Thursday, April 16, 2009


Anybody worried about having to face Detroit in the first round? Be honest. Is there really any reason to be concerned?

Any uneasiness may stem from the fact that the Pistons have much better talent than their 39-42 record indicates. They are also a team used to the grind-out style of playoff hoops, and Rasheed and the boys would love nothing more than to spoil our good times before they even got started.

The Pistons just don’t have that eighth-seed “cannon fodder” feel, even if they couldn’t hold a 10-point lead at home against Chicago to stay out of that final spot. Perhaps you'll be calmed by the words of Detroit Free Press columnist Michael Rosenberg, who doesn’t think Cleveland fans have much to stress about come Game 1 on Saturday:

“You don't want any part of Cleveland,” Rosenberg writes. “This could easily be a sweep, and it is hard to imagine it going past five games. LeBron James will turn this team into playoff witnesses, and sooner rather than later.”

I mostly agree with my fellow landsman. I have little doubt the Cavs are going to win this series. I’d just rather see Chicago when the opening bell sounds. Yes, the Bulls have actually played very well since a trade with Sacramento that brought them the talented John Salmons. And Derrick Rose is immensely quick- the type of point guard that has given the Cavs fits in the past.

However, the Bulls are mostly a perimeter team with virtually no playoff experience. (Doesn’t that describe most every eighth-seed in NBA history?) The Cavs would have eaten Chicago alive.

The Pistons skew that comfortable equation, do they not? They’re like an old grizzly bear that may just have one good swipe left in its ragged claws. Fellow CST blogger SamVox, who has been known to make outrageous claims, so take this next with a grain of salt, insists he would be “surprised, but not shocked” if Detroit found a way to win the series. He points to Detroit’s defensive mindset and the nerve-shattering possibility of a 78-75 Game 7-grinder at The Q.

This series won’t be easy, but I don’t think it’s going to come to that, Sam. The Cavs really are that damned good: They have home court advantage, the best player on the floor, a solid surrounding cast and their own defensive mindset that only seems to tighten as the post-season goes on. This is not the soft-bodied Dallas team that lost a steeplechase to eighth-seed Golden State a few years ago. These Cavs have a history with Detroit; LeBron and friends will treat this series as such.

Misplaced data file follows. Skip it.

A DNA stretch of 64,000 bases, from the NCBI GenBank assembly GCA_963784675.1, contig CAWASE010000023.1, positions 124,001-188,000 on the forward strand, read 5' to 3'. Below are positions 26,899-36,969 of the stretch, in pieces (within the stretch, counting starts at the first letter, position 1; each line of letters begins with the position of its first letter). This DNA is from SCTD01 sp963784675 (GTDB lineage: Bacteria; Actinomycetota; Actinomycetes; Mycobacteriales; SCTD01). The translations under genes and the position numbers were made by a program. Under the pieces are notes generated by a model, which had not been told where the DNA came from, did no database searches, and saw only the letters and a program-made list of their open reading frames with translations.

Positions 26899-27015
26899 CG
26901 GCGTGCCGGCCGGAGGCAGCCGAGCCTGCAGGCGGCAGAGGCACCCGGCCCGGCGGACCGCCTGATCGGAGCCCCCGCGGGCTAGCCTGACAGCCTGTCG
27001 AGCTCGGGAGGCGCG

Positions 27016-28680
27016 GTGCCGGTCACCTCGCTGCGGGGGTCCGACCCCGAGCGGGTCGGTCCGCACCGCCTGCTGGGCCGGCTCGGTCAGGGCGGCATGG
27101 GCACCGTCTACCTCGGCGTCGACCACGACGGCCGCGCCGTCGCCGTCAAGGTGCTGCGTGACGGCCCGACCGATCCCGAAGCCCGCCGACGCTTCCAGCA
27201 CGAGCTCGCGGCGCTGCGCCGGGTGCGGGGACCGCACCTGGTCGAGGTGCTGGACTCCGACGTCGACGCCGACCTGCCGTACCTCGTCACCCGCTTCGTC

I implore my fellow Cleveland fans to enjoy the ride. We have an honest-to-God chance to win a championship here, which naturally fills us with abject terror. We cannot fear success. The Cavs are likely going to lose a game or two in the forthcoming weeks and (hopefully) months…we cannot lose our minds when that happens. Please, CST contributor Froms and other nervous wrecks, let’s keep a cool head, and by all means have fun. I will very much try to practice what I’m preaching…Lord knows I will try.
Much love to Plain Dealer columnist Mary Schmitt Boyer for making the most disingenuous statement I’ve seen in the sports pages for some time. In an April 15 article, “Finale for fans just the start,” Boyer maintains that LeBron knows how much a championship would mean to Cleveland.

“James knows what you want. He suffered with you through John Elway, Michael Jordan and Jose Mesa.”

No soap, Mary my dear. First, LeBron was a freaking Jordan fan. LeBron is also a well-known Yankees honk, and was strolling the Dallas sidelines when the Cowboys came to Browns Stadium last season. So, his handlers coached him up on a few sentimental terms (I think LeBron mentioned “The Drive”) and now he’s “one of us?” Mind you, I think he knows about our sports history, I just don’t think he cares.

Which is fine: I don’t care if LeBron is a frontrunner. I’m way over the Yankee hat thing. But Mary…did you actually believe what you were writing? A better question: How did such a cockeyed declaration get through your editors? That’s just sloppy journalism, kids.